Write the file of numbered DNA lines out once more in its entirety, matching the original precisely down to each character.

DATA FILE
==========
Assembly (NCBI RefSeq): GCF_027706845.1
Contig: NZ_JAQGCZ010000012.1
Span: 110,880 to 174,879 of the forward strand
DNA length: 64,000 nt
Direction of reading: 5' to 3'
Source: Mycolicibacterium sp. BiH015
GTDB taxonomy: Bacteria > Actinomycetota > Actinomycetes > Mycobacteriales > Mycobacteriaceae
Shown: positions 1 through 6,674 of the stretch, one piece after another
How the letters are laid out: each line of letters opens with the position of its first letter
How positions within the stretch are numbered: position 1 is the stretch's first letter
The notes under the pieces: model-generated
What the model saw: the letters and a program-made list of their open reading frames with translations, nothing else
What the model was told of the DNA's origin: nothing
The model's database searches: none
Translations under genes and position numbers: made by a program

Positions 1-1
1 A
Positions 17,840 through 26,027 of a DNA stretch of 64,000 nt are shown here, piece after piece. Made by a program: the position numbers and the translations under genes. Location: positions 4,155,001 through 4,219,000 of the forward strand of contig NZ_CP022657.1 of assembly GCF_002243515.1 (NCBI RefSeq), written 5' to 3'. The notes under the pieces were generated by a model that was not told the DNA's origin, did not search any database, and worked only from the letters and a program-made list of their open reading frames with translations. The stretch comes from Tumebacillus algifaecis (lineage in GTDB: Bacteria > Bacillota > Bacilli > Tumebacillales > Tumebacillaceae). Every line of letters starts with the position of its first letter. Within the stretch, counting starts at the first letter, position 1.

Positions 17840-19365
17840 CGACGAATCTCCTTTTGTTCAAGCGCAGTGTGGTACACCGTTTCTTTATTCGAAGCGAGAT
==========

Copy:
Assembly (NCBI RefSeq): GCF_027706845.1
Contig: NZ_JAQGCZ010000012.1
Span: 110,880 to 174,879 of the forward strand
DNA length: 64,000 nt
Direction of reading: 5' to 3'
Source: Mycolicibacterium sp. BiH015
GTDB taxonomy: Bacteria > Actinomycetota > Actinomycetes > Mycobacteriales > Mycobacteriaceae
Shown: positions 1 through 6,674 of the stretch, one piece after another
How the letters are laid out: each line of letters opens with the position of its first letter
How positions within the stretch are numbered: position 1 is the stretch's first letter
The notes under the pieces: model-generated
What the model saw: the letters and a program-made list of their open reading frames with translations, nothing else
What the model was told of the DNA's origin: nothing
The model's database searches: none
Translations under genes and position numbers: made by a program

Positions 1-1
1 A
Positions 17,840 through 26,027 of a DNA stretch of 64,000 nt are shown here, piece after piece. Made by a program: the position numbers and the translations under genes. Location: positions 4,155,001 through 4,219,000 of the forward strand of contig NZ_CP022657.1 of assembly GCF_002243515.1 (NCBI RefSeq), written 5' to 3'. The notes under the pieces were generated by a model that was not told the DNA's origin, did not search any database, and worked only from the letters and a program-made list of their open reading frames with translations. The stretch comes from Tumebacillus algifaecis (lineage in GTDB: Bacteria > Bacillota > Bacilli > Tumebacillales > Tumebacillaceae). Every line of letters starts with the position of its first letter. Within the stretch, counting starts at the first letter, position 1.

Positions 17840-19365
17840 CGACGAATCTCCTTTTGTTCAAGCGCAGTGTGGTACACCGTTTCTTTATTCGAAGCGAGAT